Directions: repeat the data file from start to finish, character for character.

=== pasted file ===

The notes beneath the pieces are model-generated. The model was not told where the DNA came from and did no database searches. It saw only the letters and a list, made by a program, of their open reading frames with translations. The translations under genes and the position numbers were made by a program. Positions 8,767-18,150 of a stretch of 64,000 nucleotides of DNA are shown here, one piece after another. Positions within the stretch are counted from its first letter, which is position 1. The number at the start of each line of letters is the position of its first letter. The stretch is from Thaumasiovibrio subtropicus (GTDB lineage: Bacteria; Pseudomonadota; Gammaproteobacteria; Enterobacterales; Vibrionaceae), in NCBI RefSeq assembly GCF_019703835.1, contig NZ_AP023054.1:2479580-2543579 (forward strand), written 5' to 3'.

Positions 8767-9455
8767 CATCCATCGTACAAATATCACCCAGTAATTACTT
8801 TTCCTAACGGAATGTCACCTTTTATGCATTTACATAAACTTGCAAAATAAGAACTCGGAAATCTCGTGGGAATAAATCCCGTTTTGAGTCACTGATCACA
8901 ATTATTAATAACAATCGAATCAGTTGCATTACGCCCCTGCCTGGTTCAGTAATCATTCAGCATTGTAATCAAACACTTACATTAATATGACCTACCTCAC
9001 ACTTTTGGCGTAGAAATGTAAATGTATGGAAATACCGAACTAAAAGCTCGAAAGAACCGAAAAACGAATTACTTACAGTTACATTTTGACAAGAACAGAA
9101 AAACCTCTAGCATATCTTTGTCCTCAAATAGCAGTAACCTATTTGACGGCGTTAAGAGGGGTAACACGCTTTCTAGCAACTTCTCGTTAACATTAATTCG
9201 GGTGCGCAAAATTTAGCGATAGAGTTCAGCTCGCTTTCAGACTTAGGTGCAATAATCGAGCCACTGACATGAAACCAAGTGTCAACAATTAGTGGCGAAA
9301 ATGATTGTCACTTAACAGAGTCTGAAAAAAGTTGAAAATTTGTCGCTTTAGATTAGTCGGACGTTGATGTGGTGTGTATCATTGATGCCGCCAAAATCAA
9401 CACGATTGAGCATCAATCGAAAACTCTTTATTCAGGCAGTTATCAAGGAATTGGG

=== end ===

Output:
The notes beneath the pieces are model-generated. The model was not told where the DNA came from and did no database searches. It saw only the letters and a list, made by a program, of their open reading frames with translations. The translations under genes and the position numbers were made by a program. Positions 8,767-18,150 of a stretch of 64,000 nucleotides of DNA are shown here, one piece after another. Positions within the stretch are counted from its first letter, which is position 1. The number at the start of each line of letters is the position of its first letter. The stretch is from Thaumasiovibrio subtropicus (GTDB lineage: Bacteria; Pseudomonadota; Gammaproteobacteria; Enterobacterales; Vibrionaceae), in NCBI RefSeq assembly GCF_019703835.1, contig NZ_AP023054.1:2479580-2543579 (forward strand), written 5' to 3'.

Positions 8767-9455
8767 CATCCATCGTACAAATATCACCCAGTAATTACTT
8801 TTCCTAACGGAATGTCACCTTTTATGCATTTACATAAACTTGCAAAATAAGAACTCGGAAATCTCGTGGGAATAAATCCCGTTTTGAGTCACTGATCACA
8901 ATTATTAATAACAATCGAATCAGTTGCATTACGCCCCTGCCTGGTTCAGTAATCATTCAGCATTGTAATCAAACACTTACATTAATATGACCTACCTCAC
9001 ACTTTTGGCGTAGAAATGTAAATGTATGGAAATACCGAACTAAAAGCTCGAAAGAACCGAAAAACGAATTACTTACAGTTACATTTTGACAAGAACAGAA
9101 AAACCTCTAGCATATCTTTGTCCTCAAATAGCAGTAACCTATTTGACGGCGTTAAGAGGGGTAACACGCTTTCTAGCAACTTCTCGTTAACATTAATTCG
9201 GGTGCGCAAAATTTAGCGATAGAGTTCAGCTCGCTTTCAGACTTAGGTGCAATAATCGAGCCACTGACATGAAACCAAGTGTCAACAATTAGTGGCGAAA
9301 ATGATTGTCACTTAACAGAGTCTGAAAAAAGTTGAAAATTTGTCGCTTTAGATTAGTCGGACGTTGATGTGGTGTGTATCATTGATGCCGCCAAAATCAA
9401 CACGATTGAGCATCAATCGAAAACTCTTTATTCAGGCAGTTATCAAGGAATTGGG